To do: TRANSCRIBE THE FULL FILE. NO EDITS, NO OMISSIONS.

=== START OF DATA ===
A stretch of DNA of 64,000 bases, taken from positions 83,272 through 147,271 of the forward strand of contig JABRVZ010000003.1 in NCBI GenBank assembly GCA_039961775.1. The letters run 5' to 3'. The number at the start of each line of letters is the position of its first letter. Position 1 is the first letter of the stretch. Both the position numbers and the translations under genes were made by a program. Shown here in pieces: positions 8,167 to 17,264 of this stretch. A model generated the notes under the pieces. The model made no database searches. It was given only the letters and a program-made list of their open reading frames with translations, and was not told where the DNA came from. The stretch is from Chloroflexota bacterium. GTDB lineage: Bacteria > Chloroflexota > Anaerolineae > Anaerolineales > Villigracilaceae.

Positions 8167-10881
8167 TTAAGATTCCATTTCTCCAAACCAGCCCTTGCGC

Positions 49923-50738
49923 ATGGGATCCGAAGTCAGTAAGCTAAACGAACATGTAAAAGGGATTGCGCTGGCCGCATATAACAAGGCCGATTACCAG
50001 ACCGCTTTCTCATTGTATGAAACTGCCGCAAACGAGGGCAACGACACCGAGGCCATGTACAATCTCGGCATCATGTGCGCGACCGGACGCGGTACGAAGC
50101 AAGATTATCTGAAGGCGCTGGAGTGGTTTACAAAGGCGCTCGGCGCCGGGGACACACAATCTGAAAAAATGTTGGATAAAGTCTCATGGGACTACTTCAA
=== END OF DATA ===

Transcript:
A stretch of DNA of 64,000 bases, taken from positions 83,272 through 147,271 of the forward strand of contig JABRVZ010000003.1 in NCBI GenBank assembly GCA_039961775.1. The letters run 5' to 3'. The number at the start of each line of letters is the position of its first letter. Position 1 is the first letter of the stretch. Both the position numbers and the translations under genes were made by a program. Shown here in pieces: positions 8,167 to 17,264 of this stretch. A model generated the notes under the pieces. The model made no database searches. It was given only the letters and a program-made list of their open reading frames with translations, and was not told where the DNA came from. The stretch is from Chloroflexota bacterium. GTDB lineage: Bacteria > Chloroflexota > Anaerolineae > Anaerolineales > Villigracilaceae.

Positions 8167-10881
8167 TTAAGATTCCATTTCTCCAAACCAGCCCTTGCGC

Positions 49923-50738
49923 ATGGGATCCGAAGTCAGTAAGCTAAACGAACATGTAAAAGGGATTGCGCTGGCCGCATATAACAAGGCCGATTACCAG
50001 ACCGCTTTCTCATTGTATGAAACTGCCGCAAACGAGGGCAACGACACCGAGGCCATGTACAATCTCGGCATCATGTGCGCGACCGGACGCGGTACGAAGC
50101 AAGATTATCTGAAGGCGCTGGAGTGGTTTACAAAGGCGCTCGGCGCCGGGGACACACAATCTGAAAAAATGTTGGATAAAGTCTCATGGGACTACTTCAA